A long walk from Agincourt to Richmond

“And gentlemen in England now a-bed

Shall think themselves accurs’d they were not here ….”


On a sunny Sunday in August 2014 I walked round the perimeter of the battlefield of Agincourt. It is now farmland, ploughed earth and pasture. And trees. Even allowing for the intervening 599 years, it was easy to imagine the French army advancing in overwhelming numbers towards the English line.


Site of the French advance


The field still narrows today, as it did then, between the clumps of trees on either side, causing confusion among the fast-approaching French cavalry as it was forced into the narrower space. It was then that the Welsh and English archers released their devastating arrow-storm from behind an improvised palisade of wooden stakes.


The French fell on muddy ground


The French fell in such numbers that they lay in piles on the muddy ground, and the English emerged from their lines to set about the murderous business of finishing off the wounded with daggers and mallets.

At the roadside there is a crucifix marking the pit where the French dead were buried after the battle.


Memorial over the French burial pit



Fast Forward 600 years:


Standing where the outnumbered longbowmen inflicted a crippling defeat on the armoured chivalry of France, I was reminded that I used to see archery targets set up on the London Welsh rugby ground next to Kew Gardens, near where I live; I wondered whether archery was still practised there.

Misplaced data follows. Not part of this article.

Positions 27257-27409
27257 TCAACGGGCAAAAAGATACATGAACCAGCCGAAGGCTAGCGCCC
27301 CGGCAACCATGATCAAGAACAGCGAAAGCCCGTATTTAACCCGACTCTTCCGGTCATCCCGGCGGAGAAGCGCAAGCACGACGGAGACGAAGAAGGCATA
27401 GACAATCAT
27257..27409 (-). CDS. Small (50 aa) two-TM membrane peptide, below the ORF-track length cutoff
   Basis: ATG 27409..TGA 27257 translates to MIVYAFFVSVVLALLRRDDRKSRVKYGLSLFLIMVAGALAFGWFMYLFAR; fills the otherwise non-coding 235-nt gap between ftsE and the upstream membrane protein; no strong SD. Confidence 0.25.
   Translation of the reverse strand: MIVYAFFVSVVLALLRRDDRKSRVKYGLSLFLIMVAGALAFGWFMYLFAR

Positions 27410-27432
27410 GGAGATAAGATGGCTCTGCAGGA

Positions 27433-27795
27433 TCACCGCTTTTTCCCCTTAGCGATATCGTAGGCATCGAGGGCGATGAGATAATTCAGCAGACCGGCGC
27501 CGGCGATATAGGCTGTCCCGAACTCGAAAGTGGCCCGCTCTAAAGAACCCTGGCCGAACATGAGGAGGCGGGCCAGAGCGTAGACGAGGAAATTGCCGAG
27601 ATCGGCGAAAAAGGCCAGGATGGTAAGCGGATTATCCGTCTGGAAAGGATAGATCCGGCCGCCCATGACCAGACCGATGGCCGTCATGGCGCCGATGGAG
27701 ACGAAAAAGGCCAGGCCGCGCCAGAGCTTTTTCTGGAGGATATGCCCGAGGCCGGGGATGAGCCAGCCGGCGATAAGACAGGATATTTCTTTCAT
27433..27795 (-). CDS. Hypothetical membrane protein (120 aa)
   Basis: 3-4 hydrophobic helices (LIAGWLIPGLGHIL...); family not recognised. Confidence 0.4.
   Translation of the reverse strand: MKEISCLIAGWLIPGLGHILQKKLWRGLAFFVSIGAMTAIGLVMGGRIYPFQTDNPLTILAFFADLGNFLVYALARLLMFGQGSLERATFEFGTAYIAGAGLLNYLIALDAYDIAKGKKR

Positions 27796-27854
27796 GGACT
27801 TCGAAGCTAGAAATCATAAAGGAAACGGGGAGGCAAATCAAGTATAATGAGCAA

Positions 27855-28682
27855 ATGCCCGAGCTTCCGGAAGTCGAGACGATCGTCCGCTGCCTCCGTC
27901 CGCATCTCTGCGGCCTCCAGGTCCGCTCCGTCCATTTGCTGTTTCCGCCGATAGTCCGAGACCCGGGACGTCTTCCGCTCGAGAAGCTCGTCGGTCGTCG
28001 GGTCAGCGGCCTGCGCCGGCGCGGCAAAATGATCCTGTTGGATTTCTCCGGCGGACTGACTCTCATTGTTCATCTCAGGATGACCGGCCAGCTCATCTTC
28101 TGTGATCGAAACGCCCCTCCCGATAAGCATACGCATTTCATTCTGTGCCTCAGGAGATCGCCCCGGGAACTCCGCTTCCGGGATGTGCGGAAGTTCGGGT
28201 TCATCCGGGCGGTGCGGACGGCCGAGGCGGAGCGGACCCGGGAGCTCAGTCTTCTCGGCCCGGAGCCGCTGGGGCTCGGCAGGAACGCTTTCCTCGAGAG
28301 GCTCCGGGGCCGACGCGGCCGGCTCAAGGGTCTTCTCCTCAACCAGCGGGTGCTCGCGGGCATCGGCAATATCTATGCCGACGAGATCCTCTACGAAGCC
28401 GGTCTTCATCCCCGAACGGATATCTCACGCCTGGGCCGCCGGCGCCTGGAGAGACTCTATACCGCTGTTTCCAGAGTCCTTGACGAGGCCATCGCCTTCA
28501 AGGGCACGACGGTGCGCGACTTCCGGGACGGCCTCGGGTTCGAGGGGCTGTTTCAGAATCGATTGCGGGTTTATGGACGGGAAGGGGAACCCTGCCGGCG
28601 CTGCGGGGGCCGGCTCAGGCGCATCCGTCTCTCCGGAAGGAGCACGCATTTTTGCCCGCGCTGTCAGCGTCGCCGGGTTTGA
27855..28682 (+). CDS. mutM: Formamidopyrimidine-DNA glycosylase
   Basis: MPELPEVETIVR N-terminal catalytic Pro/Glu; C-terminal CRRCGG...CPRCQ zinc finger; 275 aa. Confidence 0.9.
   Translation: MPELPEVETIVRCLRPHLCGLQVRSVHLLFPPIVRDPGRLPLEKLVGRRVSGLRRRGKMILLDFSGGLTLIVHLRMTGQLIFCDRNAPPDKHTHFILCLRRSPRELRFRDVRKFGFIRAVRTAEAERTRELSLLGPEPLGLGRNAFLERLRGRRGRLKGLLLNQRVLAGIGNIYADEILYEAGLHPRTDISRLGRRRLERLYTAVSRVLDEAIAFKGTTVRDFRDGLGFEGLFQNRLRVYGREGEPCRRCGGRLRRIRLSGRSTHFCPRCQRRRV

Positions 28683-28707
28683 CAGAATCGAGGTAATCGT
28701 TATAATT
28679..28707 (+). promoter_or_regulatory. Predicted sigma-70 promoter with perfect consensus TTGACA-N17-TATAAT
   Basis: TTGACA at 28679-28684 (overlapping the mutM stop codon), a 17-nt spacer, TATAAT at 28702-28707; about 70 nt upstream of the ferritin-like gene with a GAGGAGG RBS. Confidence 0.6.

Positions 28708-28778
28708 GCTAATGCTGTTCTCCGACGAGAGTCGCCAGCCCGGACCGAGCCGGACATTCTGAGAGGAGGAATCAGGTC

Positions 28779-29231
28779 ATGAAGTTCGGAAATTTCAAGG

The following April, passing through Kew, I noticed a sign advertising a “Have a Go” day with the Royal Richmond Archery Club – “turn up and shoot 12 arrows for £5”. With my memory of the battlefield still fresh, I went along. When my turn came to shoot, I told my instructor about my visit to Agincourt; when one of my arrows missed the target, embedding itself in its leg, she cheerfully said:

“never mind, you’d still have wounded a Frenchman” . . . .


Encouraged by the experience, I signed up for the Beginners’ Course. Three years later I practise every week, keeping my memory of Agincourt alive.



The Royal Richmond Archery Club, 2018



Founded in 1873, no-one could tell me why the Richmond Archery Club is allowed to call itself “Royal” – over the years, their clubhouses have burned down three times, and with them all the club records.





Two “in the custard”




“. . . .  And hold their manhoods cheap while any speaks

That fought with us upon Saint Crispin’s day”.


King Henry V by William Shakespeare

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